How do you feel about the genre classification “MetroidVania”? Do you think Disney Illusion Island is part of that, or something different?

We definitely have a MetroidVania structure, or as we say internally ‘MickeyVania’. I think game classification is really hard, and I don’t envy people with your jobs who have to try to provide that clarity. Structurally through and through we have the traditional MetroidVania approach of hitting an ability gate and needing the ability, but I think where our line gets blurred is the fact that we don’t have combat which is such a staple of the genre. I definitely love hearing people saying that it feels like a great gateway into that genre though, because if we can onboard people, of any age and ability, into a new exciting genre for them to discover then that is amazing.

Disney Illusion Island review

The art for Disney Illusion Island is stunning. How much wiggle room do you have creatively, working with such a huge brand? Are there any specifics that the characters must (or must not) do in the game?

Monoth is so beautiful, and I can say that because I can’t even draw a stickman! We got to do our own reimagining’s of four of the most famous characters ever. Including tweaking their proportions, changing their outfits and giving them a new feel. How many people get to say they redesigned Mickey Mouse! We were very lucky that Disney was really onboard with everything that we were doing and that we had such a lovely relationship where we were sharing art every week, just to show it off really. I think it helped that everyone on our team at Dlala Studios is a fan of the Mickey & Friends franchise.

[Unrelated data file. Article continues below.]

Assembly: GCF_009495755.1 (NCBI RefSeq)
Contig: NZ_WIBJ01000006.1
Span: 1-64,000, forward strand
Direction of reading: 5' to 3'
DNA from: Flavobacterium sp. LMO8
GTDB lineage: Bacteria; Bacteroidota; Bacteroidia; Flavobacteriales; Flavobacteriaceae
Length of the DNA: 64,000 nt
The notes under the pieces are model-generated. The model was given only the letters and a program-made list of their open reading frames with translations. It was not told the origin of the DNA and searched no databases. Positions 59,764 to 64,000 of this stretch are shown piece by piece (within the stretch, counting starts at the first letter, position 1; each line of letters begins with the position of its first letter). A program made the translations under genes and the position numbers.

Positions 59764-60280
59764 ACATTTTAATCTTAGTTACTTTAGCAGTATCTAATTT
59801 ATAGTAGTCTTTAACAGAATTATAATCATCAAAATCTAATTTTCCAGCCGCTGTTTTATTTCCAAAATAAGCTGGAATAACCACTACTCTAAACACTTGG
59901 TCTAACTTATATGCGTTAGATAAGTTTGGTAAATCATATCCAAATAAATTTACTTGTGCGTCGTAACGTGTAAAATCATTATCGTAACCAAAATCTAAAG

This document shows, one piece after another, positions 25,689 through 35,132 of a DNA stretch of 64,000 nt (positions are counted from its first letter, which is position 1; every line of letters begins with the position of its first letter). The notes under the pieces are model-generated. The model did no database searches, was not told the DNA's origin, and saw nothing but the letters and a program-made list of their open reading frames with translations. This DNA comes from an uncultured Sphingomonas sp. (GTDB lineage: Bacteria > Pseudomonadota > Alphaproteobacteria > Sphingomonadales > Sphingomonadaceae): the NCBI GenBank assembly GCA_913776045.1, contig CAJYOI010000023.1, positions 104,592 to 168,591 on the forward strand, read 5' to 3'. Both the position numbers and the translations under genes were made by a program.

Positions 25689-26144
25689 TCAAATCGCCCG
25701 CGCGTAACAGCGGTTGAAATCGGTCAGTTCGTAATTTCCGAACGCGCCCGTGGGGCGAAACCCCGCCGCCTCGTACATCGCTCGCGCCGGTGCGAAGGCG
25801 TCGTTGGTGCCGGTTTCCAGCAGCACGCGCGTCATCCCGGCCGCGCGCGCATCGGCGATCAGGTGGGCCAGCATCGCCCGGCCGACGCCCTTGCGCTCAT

How much fun did you have with the voice actors? Was it tempting to get a billion takes of “Gorsch!!”?

I mean how else can I open my reply to this except “OH BOY!”. It. Was. Amazing. We still weren’t fully travelling at the time, so I got to remote into the sessions and to say it was on another line is an understatement. These actors are those characters. They completely embody them, the actors themselves are just amazing and lovely. Getting to work with my childhood Goofy and Donald was mind blowing for me, and every line from all four of them was a master class. There were these subtle moments where we were recording Goofy and Bill (Farmer) would naturally swap two words round in a sentence and I sat there mouth open like “he literally made that ten times more Goofy without even trying”. We got to work with the incredible director Renée Johnson, who is one of the most awesome people I’ve ever worked with. Just seeing how Renée and the actors interacted not just with each other but with the script itself. I genuinely mean it when I say I would have paid for that experience.

Disney Illusion Island review

Any future plans for Disney Illusion Island? DLC, or other platforms? Other characters, perhaps?

I’ve said a few times that the hardest thing about making this project has been the giving it up. Right now, we have an amazing team headed up by my co-founder Craig who is doing some quality-of-life tweaks for us to get out, and we’ve had a couple of great suggestions from players that we’re looking into as well.

What do you hope people take away from Disney Illusion Island after playing it?

I hope they get memories like I have from playing the Mickey games when I was a kid. This was truly a game made from a place of love and it’s all about the joy of movement. So, if nothing else I hope people get some of those little moments of joy themselves.

Thanks to Disney for organising the interview, and to AJ for taking the time to answer our questions. Disney Illusion Island is out now, exclusively for Nintendo Switch.